There may be a lack of overall mentorship in the field (as fieldwork placements themselves can be difficult). As students, they have the safety net of their clinical instructor, but as a new grad, this safety net is removed. New grads may lack the support they need (and be afraid to ask for it).

Students may also lack the clinical experience that is needed and may need time to research or read up on unfamiliar conditions and interventions. They often do not have the time to do this at work. By the time students and new grads get off work, they are probably exhausted (both physically and mentally).

Occupational therapy is not well understood both by the general public and other allied health professionals. So the roles that OTs may have may feel minimized compared to other professions such as physical therapy or nursing.

Due to the lack of understanding of the scope of practice of occupational therapists, students and new grads may be asked difficult or inappropriate questions that would be better directed at a doctor, specialist, or even a physical therapist. Externally, there is added pressure that may contribute to impostor syndrome. The lack of understanding of the roles of OTs, other professionals such as doctors, case managers, social workers, nurses, etc. may undervalue the importance of occupational therapy. For example, they may put an emphasis on the clinical importance and judgment of physical therapists and potentially ignore that of occupational therapists’.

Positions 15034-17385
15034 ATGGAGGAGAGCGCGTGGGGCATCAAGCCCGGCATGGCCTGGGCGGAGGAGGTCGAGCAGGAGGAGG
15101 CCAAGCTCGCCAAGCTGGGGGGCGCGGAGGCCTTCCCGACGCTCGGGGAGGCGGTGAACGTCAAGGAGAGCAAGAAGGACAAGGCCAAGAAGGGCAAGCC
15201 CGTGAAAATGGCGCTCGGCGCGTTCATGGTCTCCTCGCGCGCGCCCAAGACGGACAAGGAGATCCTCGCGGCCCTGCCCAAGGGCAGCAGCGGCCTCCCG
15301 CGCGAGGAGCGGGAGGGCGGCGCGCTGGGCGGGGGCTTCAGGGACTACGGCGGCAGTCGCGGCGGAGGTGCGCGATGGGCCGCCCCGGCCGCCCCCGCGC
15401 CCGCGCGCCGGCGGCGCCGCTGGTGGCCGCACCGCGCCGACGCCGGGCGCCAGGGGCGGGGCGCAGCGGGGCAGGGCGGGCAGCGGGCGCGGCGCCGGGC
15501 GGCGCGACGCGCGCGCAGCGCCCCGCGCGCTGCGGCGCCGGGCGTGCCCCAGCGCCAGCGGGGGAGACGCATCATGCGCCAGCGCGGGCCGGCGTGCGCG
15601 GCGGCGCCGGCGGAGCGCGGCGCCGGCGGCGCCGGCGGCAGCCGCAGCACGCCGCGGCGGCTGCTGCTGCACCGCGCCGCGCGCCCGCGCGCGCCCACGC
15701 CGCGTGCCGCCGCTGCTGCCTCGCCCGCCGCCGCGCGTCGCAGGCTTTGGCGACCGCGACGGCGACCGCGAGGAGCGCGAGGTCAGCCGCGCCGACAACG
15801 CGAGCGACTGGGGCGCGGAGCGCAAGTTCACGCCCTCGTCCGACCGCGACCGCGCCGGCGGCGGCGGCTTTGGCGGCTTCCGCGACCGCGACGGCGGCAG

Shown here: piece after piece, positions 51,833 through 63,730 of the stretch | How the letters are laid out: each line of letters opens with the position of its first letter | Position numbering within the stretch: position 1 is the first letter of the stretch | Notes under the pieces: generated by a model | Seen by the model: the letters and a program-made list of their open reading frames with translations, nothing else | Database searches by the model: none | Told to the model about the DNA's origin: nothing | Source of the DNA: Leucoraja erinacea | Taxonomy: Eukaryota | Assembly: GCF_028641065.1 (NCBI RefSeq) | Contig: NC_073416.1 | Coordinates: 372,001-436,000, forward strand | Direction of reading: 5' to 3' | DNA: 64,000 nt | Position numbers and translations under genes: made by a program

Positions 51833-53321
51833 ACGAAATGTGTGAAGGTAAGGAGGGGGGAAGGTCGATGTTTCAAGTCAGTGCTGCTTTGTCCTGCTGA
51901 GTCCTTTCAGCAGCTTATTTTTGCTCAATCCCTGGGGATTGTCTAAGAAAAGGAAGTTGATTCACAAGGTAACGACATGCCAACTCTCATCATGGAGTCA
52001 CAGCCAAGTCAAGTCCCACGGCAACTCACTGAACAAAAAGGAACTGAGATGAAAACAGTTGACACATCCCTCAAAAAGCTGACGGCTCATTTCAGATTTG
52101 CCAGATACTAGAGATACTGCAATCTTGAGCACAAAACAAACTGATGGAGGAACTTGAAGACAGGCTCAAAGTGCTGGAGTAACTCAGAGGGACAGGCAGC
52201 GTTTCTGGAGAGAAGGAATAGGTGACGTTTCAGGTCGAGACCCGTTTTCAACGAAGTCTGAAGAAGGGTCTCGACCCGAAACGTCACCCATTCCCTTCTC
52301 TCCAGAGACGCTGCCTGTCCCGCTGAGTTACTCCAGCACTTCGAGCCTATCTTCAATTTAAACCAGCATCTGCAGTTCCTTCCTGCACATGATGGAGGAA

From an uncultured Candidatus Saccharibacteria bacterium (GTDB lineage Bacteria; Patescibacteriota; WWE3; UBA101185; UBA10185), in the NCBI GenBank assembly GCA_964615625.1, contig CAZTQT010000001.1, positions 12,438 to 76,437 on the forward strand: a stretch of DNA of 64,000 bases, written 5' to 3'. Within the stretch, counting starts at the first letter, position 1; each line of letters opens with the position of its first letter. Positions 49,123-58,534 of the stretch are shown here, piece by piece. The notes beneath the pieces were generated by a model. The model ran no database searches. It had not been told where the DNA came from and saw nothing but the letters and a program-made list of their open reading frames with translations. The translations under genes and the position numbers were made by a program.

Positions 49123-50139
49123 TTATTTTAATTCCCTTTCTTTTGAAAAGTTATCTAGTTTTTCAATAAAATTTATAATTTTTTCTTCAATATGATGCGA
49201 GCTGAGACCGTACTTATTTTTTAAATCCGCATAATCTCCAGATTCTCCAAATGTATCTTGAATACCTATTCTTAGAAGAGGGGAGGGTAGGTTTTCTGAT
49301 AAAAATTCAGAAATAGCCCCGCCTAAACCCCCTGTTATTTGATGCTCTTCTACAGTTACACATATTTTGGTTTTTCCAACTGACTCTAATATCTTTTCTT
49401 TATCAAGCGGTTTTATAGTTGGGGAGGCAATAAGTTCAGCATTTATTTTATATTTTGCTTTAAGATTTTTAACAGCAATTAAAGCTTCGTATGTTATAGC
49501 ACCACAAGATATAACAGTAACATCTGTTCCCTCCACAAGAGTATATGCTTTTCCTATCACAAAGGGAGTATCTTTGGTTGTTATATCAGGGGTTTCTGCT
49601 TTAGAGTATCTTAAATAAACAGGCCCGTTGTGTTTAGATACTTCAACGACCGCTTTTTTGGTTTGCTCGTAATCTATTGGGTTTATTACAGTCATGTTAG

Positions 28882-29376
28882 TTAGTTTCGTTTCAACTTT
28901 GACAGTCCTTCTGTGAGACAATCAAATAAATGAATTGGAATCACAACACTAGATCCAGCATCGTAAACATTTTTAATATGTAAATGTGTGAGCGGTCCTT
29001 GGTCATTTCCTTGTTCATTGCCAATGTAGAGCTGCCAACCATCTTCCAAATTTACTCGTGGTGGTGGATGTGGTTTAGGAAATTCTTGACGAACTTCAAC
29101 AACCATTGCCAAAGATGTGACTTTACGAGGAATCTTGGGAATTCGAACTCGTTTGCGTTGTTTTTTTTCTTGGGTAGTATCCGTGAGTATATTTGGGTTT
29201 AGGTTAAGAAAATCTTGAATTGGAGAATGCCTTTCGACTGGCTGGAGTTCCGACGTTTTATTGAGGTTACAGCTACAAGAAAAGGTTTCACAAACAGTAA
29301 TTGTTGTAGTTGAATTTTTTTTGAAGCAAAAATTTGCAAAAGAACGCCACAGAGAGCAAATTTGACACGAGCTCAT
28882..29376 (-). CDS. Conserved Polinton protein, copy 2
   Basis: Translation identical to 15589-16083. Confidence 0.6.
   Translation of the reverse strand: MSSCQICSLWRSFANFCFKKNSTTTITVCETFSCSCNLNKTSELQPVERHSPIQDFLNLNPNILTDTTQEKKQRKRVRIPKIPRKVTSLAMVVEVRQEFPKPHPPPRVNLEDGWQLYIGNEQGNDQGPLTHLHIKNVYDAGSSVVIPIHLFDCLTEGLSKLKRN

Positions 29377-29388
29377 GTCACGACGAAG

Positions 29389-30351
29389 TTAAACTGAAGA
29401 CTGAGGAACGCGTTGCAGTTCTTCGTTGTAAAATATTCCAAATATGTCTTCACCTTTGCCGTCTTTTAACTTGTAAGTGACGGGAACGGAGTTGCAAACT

Occupational therapists may be outnumbered in a work setting. For example, the ratio of PTs to OTs may be 5:1, for example. This may make it hard to speak up and to have a voice. Research has shown that women are less likely to speak up. More women are in the occupational therapy field than men. Occupational therapists may lack the resources, equipment, or tools they need to do their job.

As you can see, this impostor syndrome in occupational therapy students and new grads is not simple black and white. In reflecting on my own experience and ongoing research, there are themes that may help to minimize this phenomenon: improving the healthcare system, education (school, workplace, general public), mentorship, advocacy for occupational therapy, and more research with quantitative/qualitative measures that demonstrate the value of occupational therapy in various settings.

Further Research

According to the Schmulian and Fleming pilot study, this was the first to explore the prevalence of impostor syndrome in university students in allied health.

Results suggest the importance of prioritizing impostor syndrome in future student mental health research.

References

Impostor syndrome and compassion fatigue among graduate allied health students: A pilot study

“Rising to the Level of Your Incompetence”: What Physicians’ Self-Assessment of Their Performance Reveals About the Imposter Syndrome in Medicine

How to Deal With Imposter Syndrome as a Healthcare Professional

 

Jeff is a licensed occupational therapist and lead content creator for OT Dude. He covers all things occupational therapy as well as other topics including healthcare, wellness, mental health, technology, science, culture, sociology, philosophy, and more.